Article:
It's not unusual if the student has prior martial arts experience. Even in other situations, it may make sense. For example, if the student has natural ability and is training very hard, and the dojo generally attracts a crowd that trains less seriously and/or less often, it doesn't make sense to prevent the former student from getting stuck into more difficult training sooner.
That said, if students think they're finding the current training easy, and they're relying on e.g. strength, natural athleticism, flexibility, speed, and/or other students not hitting them too hard because e.g. they're young or female, then promoting them before they've had the chance to really assimilate the deeper parts of the curriculum: the technical body-mechanical nuances, the sparring experience (especially how to block and dodge effectively against a stronger opponent who's not taking it easy on them), the behavioural expectations in the class (and especially sparring), exam, tournament setting etc., and they get promoted to a level where only some of their better abilities are a match for others at their rank, they're likely to come a cropper.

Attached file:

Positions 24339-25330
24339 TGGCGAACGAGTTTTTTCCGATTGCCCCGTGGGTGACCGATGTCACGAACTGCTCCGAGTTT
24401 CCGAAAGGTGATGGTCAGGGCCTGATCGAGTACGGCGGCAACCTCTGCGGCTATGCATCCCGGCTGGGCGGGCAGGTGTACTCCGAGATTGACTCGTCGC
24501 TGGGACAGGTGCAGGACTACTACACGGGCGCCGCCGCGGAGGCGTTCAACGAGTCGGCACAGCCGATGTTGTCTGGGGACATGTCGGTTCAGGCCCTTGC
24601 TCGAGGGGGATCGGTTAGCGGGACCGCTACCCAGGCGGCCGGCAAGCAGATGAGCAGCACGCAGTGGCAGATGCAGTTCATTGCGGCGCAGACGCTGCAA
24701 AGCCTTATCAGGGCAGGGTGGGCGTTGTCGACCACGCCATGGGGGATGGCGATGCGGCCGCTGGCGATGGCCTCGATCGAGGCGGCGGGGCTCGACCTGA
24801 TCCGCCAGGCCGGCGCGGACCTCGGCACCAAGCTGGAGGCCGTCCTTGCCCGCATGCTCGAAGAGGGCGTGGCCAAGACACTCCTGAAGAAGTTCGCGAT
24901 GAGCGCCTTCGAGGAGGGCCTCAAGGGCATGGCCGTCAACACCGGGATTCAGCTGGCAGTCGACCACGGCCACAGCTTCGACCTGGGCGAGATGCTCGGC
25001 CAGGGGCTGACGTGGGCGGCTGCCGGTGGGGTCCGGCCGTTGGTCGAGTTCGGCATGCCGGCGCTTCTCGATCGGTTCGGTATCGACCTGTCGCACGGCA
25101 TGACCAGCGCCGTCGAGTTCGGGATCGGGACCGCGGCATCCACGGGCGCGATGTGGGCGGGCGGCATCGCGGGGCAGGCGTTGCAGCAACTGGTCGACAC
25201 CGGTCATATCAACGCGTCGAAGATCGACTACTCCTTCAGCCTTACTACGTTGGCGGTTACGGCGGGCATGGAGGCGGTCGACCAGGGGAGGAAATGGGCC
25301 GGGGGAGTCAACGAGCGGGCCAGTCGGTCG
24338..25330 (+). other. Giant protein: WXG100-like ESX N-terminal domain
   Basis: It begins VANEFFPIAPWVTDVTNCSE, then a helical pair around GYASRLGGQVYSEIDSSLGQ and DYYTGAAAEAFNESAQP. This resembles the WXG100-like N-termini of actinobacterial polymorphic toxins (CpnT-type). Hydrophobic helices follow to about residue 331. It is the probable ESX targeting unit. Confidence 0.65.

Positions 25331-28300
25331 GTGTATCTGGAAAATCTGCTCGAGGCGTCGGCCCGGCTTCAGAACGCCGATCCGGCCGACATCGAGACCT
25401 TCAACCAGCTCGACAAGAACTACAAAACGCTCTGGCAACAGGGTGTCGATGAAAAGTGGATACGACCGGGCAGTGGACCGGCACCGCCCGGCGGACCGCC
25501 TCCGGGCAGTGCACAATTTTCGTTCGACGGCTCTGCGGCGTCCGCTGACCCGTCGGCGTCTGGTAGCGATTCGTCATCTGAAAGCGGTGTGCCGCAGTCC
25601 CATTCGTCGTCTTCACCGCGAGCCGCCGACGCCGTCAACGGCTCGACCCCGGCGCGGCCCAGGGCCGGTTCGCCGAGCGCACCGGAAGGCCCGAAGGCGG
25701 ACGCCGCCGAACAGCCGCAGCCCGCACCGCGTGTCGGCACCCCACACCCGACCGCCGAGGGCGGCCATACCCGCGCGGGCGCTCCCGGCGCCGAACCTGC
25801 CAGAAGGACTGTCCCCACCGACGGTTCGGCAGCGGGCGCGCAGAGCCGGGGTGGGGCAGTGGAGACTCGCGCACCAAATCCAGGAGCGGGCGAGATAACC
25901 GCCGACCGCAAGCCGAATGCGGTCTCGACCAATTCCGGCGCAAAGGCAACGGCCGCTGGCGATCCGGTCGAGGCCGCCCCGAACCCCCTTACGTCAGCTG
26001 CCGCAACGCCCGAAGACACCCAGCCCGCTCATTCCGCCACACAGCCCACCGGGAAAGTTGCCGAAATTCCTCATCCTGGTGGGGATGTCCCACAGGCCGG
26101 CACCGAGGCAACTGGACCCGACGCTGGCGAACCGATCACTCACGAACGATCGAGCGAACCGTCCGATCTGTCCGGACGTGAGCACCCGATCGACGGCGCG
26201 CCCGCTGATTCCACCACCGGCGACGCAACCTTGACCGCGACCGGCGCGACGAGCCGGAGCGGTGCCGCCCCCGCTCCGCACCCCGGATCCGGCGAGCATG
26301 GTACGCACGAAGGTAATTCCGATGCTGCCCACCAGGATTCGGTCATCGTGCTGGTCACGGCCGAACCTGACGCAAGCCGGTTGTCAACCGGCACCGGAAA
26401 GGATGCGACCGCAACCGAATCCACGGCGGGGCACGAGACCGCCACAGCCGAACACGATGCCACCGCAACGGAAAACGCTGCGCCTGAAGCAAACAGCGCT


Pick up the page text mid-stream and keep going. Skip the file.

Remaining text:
In my first school, we had too many promising young ladies rapidly promoted to a belt or two below black belt, where the students weren't intimidated by an aggressive lady and had the skill and experience to dominate the fight still in an appropriate way, and that was often a huge shock for these ladies who'd been publicly praised at gradings for their aggression and ability, skipped belts, then found themselves struggling, because really they hadn't had the chance and stimulus to develop their defensive abilities at the same rate.
In most schools, someone skipping a grade or not doesn't make much difference in the long term, so I think it's better to encourage such promising students to focus even harder on perfecting the more basic parts of the curriculum - encourage that kind of mentality, rather than a headlong rush.
Still, you might ask the instructor for advice about why they're giving such promotions and how they've seen them pan out in the context of your style/school... I don't see you've got anything to lose by asking. You can do so in a "I want to learn from you as maybe one day I'll be in your situation" way, rather than as a challenge.